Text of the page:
The Calcutta High Court acquitted a man accused in Protection of Children from Sexual Offences POCSO case. The court said that it is not right to indict only the man in the case where the minor had willfully participated in the sexual union between the two.
Justice Sabyasachi Bhattacharya ruled, "If the union is participatory in nature, there is no reason to indict only the male just because of the peculiar nature of anatomy of the sexual organs of different genders."
The court that the level of maturity of the alleged survivor should be factored in to determine if the sexual act was voluntary or a unilateral act by the accused man. The judgement came during the hearing of an alleged sexual assault case on a 16-year-old girl by a 22-year-old man.
The court observed the expression of 'penetration' in the POCSO Act and said that it means something done by the accused without in agreement in the other person. Whereas consensual intercourse between two people does not mean the same thing when it comes to penetration. The court said that the expression 'penetration' in section 3(a) of the POCSO Act might not always connote mere voluntary juxtaposition of the sexual organs of two persons of different genders.
The court added that in order to put charges of rape on the accused, it needs to be established that the offence was committed against will of the survivor/complainant.
Any other interpretation would lead to an absurd presumption that "even if the sexual union between two persons of sufficient maturity was participatory in nature, only the male should be held guilty of such offence", the Court said, in its September 21 judgment.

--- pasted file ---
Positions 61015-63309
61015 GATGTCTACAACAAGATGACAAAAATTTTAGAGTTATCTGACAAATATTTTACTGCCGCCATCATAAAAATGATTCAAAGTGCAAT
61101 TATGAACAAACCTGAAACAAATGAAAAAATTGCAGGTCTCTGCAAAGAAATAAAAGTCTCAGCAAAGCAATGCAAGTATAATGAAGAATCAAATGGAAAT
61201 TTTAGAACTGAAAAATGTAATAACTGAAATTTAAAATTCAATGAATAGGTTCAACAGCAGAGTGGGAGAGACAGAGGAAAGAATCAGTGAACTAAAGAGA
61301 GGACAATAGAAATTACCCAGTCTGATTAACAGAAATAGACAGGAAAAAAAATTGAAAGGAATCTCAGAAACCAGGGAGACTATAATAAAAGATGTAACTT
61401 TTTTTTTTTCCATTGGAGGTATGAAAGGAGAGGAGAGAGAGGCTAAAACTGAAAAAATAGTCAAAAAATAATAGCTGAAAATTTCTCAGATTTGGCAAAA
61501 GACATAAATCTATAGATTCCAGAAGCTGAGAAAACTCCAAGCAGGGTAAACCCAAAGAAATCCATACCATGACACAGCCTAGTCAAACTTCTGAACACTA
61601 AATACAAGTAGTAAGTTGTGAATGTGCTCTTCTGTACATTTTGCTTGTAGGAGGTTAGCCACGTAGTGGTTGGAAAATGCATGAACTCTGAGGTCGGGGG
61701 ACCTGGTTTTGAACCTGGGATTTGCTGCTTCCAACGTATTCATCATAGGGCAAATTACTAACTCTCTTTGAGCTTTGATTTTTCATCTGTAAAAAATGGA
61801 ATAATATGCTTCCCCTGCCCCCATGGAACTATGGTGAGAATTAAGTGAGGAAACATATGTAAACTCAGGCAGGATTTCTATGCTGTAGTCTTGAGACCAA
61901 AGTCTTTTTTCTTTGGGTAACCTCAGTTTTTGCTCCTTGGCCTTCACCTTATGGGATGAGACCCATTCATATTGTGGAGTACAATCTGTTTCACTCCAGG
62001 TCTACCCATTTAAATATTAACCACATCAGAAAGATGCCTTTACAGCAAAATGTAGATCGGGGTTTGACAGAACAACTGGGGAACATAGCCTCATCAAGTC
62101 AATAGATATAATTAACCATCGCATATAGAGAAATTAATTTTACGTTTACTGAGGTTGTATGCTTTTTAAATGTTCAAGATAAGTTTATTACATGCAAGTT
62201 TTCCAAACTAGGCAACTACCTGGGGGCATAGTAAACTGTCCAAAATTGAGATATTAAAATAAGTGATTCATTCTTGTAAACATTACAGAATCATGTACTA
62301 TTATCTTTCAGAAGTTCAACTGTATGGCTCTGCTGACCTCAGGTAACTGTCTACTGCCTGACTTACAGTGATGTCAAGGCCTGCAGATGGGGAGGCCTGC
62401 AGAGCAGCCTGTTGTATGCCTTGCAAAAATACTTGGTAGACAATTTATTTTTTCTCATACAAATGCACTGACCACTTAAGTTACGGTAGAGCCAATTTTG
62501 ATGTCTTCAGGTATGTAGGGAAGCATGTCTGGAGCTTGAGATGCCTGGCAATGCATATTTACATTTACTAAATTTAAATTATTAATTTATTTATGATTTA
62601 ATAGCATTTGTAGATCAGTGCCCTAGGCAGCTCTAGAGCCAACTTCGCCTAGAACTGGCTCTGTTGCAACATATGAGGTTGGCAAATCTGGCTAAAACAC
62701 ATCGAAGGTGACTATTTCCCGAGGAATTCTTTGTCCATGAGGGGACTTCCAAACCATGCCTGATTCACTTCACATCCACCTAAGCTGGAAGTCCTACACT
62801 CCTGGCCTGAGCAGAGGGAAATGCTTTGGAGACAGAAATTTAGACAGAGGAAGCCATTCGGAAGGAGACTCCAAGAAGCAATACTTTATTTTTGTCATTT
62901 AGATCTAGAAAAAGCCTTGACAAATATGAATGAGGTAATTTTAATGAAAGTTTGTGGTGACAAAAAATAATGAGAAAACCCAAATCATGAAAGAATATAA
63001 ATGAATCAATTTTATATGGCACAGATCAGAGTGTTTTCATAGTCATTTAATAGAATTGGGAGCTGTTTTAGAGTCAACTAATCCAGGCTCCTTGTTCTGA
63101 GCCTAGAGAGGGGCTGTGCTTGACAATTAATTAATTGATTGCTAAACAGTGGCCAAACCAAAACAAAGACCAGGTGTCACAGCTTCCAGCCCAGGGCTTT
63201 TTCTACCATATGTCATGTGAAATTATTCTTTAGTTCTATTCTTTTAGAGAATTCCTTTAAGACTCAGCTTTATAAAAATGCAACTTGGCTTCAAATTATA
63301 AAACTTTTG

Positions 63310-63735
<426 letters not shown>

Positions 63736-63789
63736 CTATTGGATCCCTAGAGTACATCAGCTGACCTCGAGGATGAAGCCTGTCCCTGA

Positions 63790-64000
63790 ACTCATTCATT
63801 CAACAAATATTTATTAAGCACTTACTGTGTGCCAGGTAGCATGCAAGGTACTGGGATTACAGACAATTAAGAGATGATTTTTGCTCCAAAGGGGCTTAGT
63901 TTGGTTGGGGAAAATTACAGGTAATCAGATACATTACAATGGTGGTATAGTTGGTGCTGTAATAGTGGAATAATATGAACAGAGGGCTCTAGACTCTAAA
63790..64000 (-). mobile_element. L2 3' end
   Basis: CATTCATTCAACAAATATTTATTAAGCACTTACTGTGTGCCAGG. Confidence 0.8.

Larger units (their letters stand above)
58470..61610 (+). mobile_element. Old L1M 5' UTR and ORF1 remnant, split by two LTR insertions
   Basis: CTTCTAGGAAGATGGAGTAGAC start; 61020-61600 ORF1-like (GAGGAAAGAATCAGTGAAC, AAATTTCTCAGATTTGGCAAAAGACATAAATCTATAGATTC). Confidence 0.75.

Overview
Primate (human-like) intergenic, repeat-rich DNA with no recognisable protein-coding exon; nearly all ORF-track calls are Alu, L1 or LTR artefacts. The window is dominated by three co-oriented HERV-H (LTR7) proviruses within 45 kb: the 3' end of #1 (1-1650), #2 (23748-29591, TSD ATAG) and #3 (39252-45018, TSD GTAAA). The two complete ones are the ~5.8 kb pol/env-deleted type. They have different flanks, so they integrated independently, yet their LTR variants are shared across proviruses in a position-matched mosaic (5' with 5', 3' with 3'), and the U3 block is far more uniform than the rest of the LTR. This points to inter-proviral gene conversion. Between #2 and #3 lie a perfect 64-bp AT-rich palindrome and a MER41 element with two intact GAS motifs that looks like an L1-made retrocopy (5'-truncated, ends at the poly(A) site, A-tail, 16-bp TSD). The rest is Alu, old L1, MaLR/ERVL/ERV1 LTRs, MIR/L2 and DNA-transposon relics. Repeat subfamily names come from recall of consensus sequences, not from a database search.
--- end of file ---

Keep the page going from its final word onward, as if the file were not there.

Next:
In a hearing on September 17, the court was informed about the delay in lodging of the FIR in the said case. It was said that the survivor's family was persuading the accused to marry her. The minor and the adult were also said to be in a consensual physical relationship on several occasions, the court observed.
"Thus, sufficient doubt, as regards any offence having been committed under Section 376(1), IPC, is raised, although a minor’s consent is of no significance", the Court said. There were no external injuries found on the survivor. This ruled out the possibility of any force being applied during the sexual act. The Court also found that the lodging of the FIR in the case was merely an "afterthought" after the negotiations on marriage fell through. There were also discrepancies in the age of the survivor.
"There is no evidence on record at all to show that the accused had unilaterally perpetrated the offences alleged, with the deliberate intention to deceive the alleged victim, at the relevant point of time when the alleged offence took place. Hence, the conviction of the accused under Section 417 of the IPC also fails", the Court said.